Let’s keep it simple; a disaster or crisis over social media is activity causing a negative impact to your organisation’s finances, reputation, or operation. Obviously, as with regular disaster planning, scale has a big impact and it’s no different here.
Common types of disaster
Again in the spirit of simplicity, there are:
1. Disasters where you are at fault.
2. Disasters where you are not at fault.
Personally I believe it is better to think less about fault and concentrate on:
Does it really matter who is at fault if your organisation is being aggressively and unreasonably trolled and it is having an impact on your bottom line? What matters far more is the scale and impact of the activity and the steps needed to resolve it.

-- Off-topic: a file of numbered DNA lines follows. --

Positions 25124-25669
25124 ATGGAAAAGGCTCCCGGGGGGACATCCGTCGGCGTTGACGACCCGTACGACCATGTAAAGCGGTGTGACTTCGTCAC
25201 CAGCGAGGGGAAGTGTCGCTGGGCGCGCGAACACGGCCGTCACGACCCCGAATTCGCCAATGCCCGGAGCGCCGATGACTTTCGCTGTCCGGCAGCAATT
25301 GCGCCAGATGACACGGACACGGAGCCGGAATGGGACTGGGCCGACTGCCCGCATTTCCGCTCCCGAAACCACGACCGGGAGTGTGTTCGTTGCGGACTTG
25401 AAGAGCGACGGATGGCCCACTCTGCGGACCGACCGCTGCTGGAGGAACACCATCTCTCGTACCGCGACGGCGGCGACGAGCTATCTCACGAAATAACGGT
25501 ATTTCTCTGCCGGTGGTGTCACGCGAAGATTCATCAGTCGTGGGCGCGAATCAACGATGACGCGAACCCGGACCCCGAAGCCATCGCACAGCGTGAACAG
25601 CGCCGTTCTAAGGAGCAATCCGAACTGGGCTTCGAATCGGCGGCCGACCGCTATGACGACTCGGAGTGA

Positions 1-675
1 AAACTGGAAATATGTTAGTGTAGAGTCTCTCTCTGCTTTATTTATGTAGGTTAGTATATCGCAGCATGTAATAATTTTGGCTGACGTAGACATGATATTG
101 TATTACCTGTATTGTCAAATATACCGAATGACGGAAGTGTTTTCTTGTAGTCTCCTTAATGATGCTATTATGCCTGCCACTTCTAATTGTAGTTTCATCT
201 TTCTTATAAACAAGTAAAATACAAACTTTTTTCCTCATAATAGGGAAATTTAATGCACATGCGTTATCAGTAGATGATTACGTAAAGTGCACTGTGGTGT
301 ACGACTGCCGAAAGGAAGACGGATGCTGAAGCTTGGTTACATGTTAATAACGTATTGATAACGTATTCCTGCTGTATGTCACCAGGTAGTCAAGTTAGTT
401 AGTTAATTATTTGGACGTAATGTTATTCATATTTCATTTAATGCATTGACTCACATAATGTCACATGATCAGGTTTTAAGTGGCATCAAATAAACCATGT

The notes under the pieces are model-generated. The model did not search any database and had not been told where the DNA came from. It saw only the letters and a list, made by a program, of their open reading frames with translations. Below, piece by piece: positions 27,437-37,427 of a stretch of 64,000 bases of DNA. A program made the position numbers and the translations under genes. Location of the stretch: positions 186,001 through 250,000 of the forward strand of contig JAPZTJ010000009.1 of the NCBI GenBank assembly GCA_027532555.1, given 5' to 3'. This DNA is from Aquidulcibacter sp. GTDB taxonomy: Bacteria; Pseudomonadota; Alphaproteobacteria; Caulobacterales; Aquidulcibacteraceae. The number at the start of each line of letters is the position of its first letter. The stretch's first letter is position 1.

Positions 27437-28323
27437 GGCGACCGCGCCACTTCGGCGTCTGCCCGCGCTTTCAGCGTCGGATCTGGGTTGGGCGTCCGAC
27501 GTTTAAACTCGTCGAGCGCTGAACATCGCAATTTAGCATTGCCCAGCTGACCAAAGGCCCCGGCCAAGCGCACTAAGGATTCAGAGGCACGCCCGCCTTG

Accountability and who controls the off button
Dependent on the size of your organisation, its structural set up, and potential posturing by various directors, it is quite possible that social media accounts might not ultimately be ‘owned’ by PR, or even marketing.
What I’m referring to here isn’t about content direction, it’s about the physicality of whose responsibility the actual technical side of social media belongs to. Who is authorised and able to take a channel offline, lock users out, or change passwords.
A rather well known high street music retailer suffered when during a meeting to lay off 100s of employees the marketing team live tweeted the whole affair, with no one in senior management with the knowledge to close them down. They didn’t know the account password!